It turns out that lots of people who donate to charity shops don’t clean their donations! So the first thing I had to do was clean and polish the frames. I’d taken the pictures I wanted to frame with me to the charity shop so I knew that they would fit, though some needed mounts to make the most of the pictures. I wanted to have a go at making my own, instead of searching for ones that fit and are the right colour. I grabbed my cutting mat, my craft knife, my watercolour book and my trusty old ruler that I’ve had since secondary school!
I drew around the pictures that I needed mounts for to create a template then measured the space that I needed to cover. Using my craft knife, I cut along the lines. Like most things, my cutting wasn’t perfectly straight, but straight enough to sit inside the frame. I used watercolour paper because it’s thicker than paper, but it has a nicer texture than card.
I like how the picture looks with the mount, but I think I might change the colour or add some washi tape to make it stand out a bit. All that’s left now is to figure out how to display them on the wall, what pattern to go for. I’ve got some embroidery hoops that I want to add to the mix as well, so I’m going to be searching Pinterest for a few ideas! If you’ve got any tips, let me know!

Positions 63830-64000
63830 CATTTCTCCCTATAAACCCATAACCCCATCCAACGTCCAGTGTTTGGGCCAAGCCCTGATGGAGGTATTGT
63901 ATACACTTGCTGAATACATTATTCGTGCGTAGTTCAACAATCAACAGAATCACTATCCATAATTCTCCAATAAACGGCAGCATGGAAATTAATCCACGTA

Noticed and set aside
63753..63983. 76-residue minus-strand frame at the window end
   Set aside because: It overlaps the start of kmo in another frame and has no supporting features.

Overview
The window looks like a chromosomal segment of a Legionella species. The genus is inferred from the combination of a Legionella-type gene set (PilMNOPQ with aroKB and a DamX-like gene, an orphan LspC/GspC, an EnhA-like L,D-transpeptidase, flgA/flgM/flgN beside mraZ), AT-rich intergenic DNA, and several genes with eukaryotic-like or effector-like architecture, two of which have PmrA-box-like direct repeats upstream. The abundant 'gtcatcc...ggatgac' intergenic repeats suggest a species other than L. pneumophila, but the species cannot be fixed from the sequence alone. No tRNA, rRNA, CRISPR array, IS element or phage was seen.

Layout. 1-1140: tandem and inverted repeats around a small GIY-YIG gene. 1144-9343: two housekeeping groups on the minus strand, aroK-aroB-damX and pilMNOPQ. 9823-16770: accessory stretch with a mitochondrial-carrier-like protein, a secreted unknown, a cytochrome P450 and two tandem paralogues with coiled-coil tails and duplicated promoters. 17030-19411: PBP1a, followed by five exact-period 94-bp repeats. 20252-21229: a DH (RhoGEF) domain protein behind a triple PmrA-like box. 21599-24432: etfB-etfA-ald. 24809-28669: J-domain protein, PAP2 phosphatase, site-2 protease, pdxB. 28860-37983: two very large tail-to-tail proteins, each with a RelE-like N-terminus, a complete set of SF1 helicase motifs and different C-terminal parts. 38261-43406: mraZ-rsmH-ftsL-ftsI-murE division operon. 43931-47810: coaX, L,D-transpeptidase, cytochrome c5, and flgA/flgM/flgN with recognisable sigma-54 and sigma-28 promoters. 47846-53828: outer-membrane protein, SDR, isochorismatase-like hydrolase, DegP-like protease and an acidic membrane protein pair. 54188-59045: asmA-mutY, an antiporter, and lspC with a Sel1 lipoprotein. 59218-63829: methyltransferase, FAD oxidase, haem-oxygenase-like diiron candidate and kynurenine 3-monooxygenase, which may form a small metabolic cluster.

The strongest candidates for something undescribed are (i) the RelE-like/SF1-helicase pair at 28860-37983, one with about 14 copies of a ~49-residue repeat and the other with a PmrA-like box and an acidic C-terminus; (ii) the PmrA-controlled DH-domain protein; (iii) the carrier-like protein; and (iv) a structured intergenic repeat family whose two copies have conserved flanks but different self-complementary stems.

We’ve done an awful lot of work on our house in the three years that we’ve been here. However, one area that remained the same was the hall. It was an uninteresting light peach. Gross! Not only that, one of the door frames (which is now door free) was pretty badly damaged and needed repair. Also, the front of our house is incredibly dark, while the back of the house gets all the light. So whatever we needed to do, it had to maximise the tiny amount of light that it got.